This is the second part of a report about a fire that occurred on Nov. 21, 2009, in which two firefighters from the Wheat Ridge, CO, Fire Department became trapped and initiated a Mayday while operating on the interior of a working fire in a single-family dwelling. The Mayday was transmitted...
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Examination of the area under the bed revealed a rug/carpet remnant and miscellaneous items that had evidence of heat exposure. The rug directly under the bunk bed and rug/carpet remnant was pristine in nature, after being cleared of debris, as was the area to the west of the bed and showed no signs of exposure to radiant heat or direct flame impingement. Based on these observations, the lower-level bunk bed is determined to be the fire's area of origin. It is further determined that the area of origin and the vicinity surrounding the area of origin are void of all potential ignition sources.
While excavating debris from the northeast area of bedroom 1, a disposable cigarette lighter was found along the north wall adjacent to the hinged side of the closet door. The female occupant said in her interview that all lighters in her residence should be secure and there was no legitimate reason a disposable lighter should be in a child's bedroom.
The investigation concludes that the fire was set in the lower-level bunk bed with an unknown external ignition source as no ignition or heat sources were in the area of fire origin. Furthermore, after a complete, thorough and extensive site analysis and excavation, the only identifiable source of ignition noted in the room was the disposable lighter.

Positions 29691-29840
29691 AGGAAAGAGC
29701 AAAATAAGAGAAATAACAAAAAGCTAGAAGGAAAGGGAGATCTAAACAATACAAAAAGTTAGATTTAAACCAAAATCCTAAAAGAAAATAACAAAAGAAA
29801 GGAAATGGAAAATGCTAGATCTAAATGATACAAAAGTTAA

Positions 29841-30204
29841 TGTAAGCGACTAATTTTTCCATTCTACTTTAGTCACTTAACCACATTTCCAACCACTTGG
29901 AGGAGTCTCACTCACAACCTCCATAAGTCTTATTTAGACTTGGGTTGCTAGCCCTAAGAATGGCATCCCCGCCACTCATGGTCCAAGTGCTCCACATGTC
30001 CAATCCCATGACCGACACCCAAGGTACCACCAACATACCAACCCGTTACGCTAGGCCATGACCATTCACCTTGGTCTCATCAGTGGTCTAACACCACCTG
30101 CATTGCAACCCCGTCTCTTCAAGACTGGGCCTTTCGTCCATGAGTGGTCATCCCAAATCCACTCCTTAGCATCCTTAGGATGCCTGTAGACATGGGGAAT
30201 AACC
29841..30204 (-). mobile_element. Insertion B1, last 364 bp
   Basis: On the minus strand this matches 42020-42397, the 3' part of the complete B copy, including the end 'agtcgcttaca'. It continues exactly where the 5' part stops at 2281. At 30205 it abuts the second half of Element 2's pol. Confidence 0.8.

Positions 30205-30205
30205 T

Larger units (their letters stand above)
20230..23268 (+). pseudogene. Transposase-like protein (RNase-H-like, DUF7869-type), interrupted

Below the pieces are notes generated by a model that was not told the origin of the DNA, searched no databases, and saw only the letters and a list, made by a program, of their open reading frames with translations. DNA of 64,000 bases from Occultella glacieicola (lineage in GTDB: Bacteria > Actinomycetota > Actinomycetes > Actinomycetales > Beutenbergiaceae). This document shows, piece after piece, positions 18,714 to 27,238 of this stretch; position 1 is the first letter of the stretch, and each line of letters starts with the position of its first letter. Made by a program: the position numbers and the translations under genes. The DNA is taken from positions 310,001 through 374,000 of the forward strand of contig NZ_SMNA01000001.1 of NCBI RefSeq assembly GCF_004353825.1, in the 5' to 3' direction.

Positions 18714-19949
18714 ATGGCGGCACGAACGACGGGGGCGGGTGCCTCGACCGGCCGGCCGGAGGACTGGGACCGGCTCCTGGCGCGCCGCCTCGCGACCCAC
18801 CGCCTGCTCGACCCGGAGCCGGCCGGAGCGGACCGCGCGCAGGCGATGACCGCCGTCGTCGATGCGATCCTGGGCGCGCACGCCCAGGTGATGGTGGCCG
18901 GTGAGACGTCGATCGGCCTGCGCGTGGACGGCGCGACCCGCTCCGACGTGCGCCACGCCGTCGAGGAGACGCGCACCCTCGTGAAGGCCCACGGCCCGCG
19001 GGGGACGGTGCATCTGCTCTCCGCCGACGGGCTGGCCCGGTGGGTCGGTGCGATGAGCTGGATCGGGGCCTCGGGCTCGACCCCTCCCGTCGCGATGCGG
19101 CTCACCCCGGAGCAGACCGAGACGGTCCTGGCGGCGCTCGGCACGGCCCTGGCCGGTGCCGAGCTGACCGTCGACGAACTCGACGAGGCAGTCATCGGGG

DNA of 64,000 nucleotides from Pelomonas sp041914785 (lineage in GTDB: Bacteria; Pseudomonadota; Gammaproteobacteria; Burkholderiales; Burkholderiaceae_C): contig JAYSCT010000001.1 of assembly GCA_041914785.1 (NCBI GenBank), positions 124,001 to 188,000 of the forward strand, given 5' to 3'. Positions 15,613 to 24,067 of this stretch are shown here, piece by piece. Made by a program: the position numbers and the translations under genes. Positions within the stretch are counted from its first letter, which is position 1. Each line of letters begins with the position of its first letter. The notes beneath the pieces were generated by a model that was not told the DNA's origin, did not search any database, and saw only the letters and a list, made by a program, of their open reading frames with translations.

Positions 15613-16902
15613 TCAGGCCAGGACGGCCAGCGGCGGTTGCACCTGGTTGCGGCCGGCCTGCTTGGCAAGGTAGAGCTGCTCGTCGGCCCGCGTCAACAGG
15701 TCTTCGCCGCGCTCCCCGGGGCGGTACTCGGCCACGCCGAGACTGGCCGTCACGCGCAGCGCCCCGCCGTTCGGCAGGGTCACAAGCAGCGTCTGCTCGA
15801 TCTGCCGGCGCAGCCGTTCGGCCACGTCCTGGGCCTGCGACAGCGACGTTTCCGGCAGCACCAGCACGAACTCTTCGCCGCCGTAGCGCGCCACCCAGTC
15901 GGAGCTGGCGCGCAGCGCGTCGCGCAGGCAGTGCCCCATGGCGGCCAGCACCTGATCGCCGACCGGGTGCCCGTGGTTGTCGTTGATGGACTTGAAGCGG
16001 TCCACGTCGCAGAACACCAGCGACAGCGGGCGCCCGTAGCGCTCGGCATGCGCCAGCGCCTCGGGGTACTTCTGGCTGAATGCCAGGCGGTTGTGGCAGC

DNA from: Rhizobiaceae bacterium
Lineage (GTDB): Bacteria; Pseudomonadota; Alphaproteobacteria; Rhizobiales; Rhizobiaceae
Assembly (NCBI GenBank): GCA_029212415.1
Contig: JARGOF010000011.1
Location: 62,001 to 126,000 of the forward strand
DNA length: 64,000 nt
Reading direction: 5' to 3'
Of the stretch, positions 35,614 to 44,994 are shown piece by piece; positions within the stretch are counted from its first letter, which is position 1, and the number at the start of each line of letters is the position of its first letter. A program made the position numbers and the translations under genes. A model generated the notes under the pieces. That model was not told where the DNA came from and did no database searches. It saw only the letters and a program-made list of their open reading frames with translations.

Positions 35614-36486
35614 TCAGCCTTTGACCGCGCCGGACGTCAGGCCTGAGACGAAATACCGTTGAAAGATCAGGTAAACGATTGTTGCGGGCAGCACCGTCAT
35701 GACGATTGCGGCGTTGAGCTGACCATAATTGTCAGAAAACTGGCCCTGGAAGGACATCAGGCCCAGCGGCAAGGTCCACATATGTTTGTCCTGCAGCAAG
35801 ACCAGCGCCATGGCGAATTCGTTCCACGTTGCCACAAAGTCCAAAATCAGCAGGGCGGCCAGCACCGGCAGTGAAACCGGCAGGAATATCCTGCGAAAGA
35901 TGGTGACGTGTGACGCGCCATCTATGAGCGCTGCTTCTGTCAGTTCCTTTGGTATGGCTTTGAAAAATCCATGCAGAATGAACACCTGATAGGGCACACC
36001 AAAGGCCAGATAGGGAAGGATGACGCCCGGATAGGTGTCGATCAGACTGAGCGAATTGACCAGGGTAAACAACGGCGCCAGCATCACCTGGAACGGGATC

Investigators hypothesize that the fire was set by the 5-year-old male occupant in the lower level of the bunk bed with the cigarette lighter that was discovered in the room of origin. The fire developed slowly and was controlled while in its early growth phase by the limited amount of oxygen available. The room is very small and the door to it was closed. Both factors would contribute to the limited availability of oxygen to the fire. Once the door to bedroom 1 was opened by the interior crew, additional oxygen was rapidly introduced into the room and significantly enhanced the conditions necessary for rapid fire development. Further enhancing the conditions necessary for rapid fire growth was the fuel package and arrangement. The combustible nature of the fibrous composition of the mattresses, combined with the upper mattress being exposed to heat on the underside from the fire below, created ideal conditions for rapid fire growth.
National Fire Protection Association (NFPA) 921, Guide for Fire and Explosion Investigations, defines a flashover as "a transitional phase in the development of a compartment fire in which surfaces exposed to thermal radiation reach ignition temperature more or less simultaneously and fire spreads rapidly throughout the space, resulting in full room involvement of the compartment or closed space." Based on this definition, the fire contained in bedroom 1, while intense, did not likely experience flashover.
Contributing factors leading to and resulting in the Mayday: